The AHRC-funded ‘Victorian Literary Languages’ network aims to bring together research across literary studies, historical linguistics, Irish studies, Scottish studies, Welsh studies, periodical studies, digital humanities and cultural history. Trialling an innovative take towards research, participants are encouraged to develop new ideas through a range of activities, including interactive sessions using archives, corpora, or digital humanities tools; short research statements and provocations; collaborative writing sessions; and roundtable discussion. We are also pleased to announce that there will be a publishing opportunity made available through a special issue of 19: Interdisciplinary Studies in the Long Nineteenth Century.
The first of three workshops will be held in St Andrews on 26th & 27th May and will focus specifically on the connections between nineteenth-century literature and grammar, lexicography, and philology. We invite you to consider the following:
How might critical perspectives on Victorian literature and its canons change when we take full account of the Victorian United Kingdom’s four nations, four languages (English, Irish, Welsh, and Scottish Gaelic), and richly diverse dialect cultures? How did nineteenth-century contests over national identity – and related debates about linguistic purity, diversity, and change – influence literary style and drive formal innovation? And how can methods of close and distant reading work collaboratively to generate new understandings of the linguistic and literary histories of Victorian Britain and Ireland? To answer these questions, the network will bring together scholars from a range of backgrounds and disciplines (including literature, linguistics, and history), who, by sharing their diverse expertise and perspectives, will develop an innovative, multilingual approach to the study of Victorian literature and culture.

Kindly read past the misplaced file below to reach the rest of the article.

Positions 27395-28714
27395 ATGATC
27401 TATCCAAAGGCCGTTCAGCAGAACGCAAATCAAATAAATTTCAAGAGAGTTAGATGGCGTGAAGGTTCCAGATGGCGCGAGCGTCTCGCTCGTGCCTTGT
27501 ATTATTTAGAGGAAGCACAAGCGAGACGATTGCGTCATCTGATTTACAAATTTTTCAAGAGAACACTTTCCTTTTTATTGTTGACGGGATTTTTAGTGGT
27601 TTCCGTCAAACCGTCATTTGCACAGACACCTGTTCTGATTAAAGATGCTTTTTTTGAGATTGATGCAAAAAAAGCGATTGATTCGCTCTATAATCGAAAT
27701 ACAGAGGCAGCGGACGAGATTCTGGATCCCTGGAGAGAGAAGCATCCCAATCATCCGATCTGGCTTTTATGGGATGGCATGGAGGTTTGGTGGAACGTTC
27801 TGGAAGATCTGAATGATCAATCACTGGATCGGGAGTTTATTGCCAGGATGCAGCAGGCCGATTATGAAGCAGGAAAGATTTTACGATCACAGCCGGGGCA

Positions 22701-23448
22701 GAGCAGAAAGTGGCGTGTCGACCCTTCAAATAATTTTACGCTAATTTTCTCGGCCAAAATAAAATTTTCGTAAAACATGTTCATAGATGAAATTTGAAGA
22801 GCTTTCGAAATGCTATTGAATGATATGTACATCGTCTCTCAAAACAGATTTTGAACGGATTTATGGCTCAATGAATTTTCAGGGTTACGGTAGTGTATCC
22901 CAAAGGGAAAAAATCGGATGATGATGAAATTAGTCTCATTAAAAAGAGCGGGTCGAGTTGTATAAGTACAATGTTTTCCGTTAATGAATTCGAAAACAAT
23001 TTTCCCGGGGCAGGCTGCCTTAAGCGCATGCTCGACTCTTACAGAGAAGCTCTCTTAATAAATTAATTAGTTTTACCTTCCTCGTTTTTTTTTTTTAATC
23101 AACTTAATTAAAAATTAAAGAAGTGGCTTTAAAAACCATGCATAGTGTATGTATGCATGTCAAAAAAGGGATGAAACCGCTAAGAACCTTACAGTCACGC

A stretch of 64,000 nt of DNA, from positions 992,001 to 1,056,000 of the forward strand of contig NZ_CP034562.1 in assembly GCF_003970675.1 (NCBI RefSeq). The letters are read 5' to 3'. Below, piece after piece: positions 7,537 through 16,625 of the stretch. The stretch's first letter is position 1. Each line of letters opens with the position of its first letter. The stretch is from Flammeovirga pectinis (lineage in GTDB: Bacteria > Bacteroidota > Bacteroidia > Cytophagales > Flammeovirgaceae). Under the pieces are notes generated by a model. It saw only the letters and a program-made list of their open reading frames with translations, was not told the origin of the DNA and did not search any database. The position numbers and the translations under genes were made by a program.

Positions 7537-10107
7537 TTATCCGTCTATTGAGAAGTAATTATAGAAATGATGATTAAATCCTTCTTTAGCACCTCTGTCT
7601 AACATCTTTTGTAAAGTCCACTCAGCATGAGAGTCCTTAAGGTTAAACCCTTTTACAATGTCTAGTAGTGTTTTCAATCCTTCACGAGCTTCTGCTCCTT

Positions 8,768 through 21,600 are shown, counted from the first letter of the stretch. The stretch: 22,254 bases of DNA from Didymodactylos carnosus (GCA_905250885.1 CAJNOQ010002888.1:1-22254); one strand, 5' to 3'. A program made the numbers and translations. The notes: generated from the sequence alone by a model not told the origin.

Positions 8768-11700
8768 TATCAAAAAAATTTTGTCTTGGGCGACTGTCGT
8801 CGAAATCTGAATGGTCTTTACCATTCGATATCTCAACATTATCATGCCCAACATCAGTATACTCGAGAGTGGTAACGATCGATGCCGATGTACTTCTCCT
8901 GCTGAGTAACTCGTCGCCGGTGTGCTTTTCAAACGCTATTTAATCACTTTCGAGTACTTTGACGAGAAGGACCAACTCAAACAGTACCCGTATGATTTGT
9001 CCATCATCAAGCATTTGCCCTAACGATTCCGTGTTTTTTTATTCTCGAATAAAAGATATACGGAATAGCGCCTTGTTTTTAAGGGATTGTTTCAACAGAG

If you are interested in being involved in the network’s discussions please email your name, institutional affiliation(s) (if applicable), and a description of your research and your intended contribution (250 words) by 7th March to firstname.lastname@example.org. Further information about the network can be found on its website. Please note, the network is co-ordinated by Dr Gregory Tate (University of St Andrews) and Dr Karin Koehler (Bangor University.) If you have any further questions, including funds regarding travel arrangements, please email email@example.com for more information.